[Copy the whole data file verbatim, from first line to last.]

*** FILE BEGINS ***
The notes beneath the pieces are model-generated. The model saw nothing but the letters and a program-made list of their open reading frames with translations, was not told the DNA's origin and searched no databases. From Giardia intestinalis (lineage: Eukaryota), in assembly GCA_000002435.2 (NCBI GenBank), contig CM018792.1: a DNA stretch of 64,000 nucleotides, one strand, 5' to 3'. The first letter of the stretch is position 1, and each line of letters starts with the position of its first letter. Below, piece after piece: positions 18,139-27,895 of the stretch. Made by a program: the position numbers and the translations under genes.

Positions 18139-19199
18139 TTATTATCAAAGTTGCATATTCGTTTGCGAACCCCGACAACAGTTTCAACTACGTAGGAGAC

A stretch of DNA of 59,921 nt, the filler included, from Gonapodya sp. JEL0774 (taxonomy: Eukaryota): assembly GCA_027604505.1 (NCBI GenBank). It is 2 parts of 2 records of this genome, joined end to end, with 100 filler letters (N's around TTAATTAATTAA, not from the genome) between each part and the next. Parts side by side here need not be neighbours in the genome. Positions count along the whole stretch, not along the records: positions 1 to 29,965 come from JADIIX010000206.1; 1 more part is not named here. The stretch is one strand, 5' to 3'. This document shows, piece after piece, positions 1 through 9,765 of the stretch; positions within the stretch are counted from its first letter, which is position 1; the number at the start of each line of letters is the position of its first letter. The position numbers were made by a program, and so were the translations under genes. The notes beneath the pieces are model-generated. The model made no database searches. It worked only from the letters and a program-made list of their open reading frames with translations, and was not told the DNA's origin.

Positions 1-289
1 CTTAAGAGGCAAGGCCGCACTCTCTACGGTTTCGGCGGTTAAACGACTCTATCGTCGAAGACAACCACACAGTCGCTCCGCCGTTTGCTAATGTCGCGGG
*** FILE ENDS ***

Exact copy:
The notes beneath the pieces are model-generated. The model saw nothing but the letters and a program-made list of their open reading frames with translations, was not told the DNA's origin and searched no databases. From Giardia intestinalis (lineage: Eukaryota), in assembly GCA_000002435.2 (NCBI GenBank), contig CM018792.1: a DNA stretch of 64,000 nucleotides, one strand, 5' to 3'. The first letter of the stretch is position 1, and each line of letters starts with the position of its first letter. Below, piece after piece: positions 18,139-27,895 of the stretch. Made by a program: the position numbers and the translations under genes.

Positions 18139-19199
18139 TTATTATCAAAGTTGCATATTCGTTTGCGAACCCCGACAACAGTTTCAACTACGTAGGAGAC

A stretch of DNA of 59,921 nt, the filler included, from Gonapodya sp. JEL0774 (taxonomy: Eukaryota): assembly GCA_027604505.1 (NCBI GenBank). It is 2 parts of 2 records of this genome, joined end to end, with 100 filler letters (N's around TTAATTAATTAA, not from the genome) between each part and the next. Parts side by side here need not be neighbours in the genome. Positions count along the whole stretch, not along the records: positions 1 to 29,965 come from JADIIX010000206.1; 1 more part is not named here. The stretch is one strand, 5' to 3'. This document shows, piece after piece, positions 1 through 9,765 of the stretch; positions within the stretch are counted from its first letter, which is position 1; the number at the start of each line of letters is the position of its first letter. The position numbers were made by a program, and so were the translations under genes. The notes beneath the pieces are model-generated. The model made no database searches. It worked only from the letters and a program-made list of their open reading frames with translations, and was not told the DNA's origin.

Positions 1-289
1 CTTAAGAGGCAAGGCCGCACTCTCTACGGTTTCGGCGGTTAAACGACTCTATCGTCGAAGACAACCACACAGTCGCTCCGCCGTTTGCTAATGTCGCGGG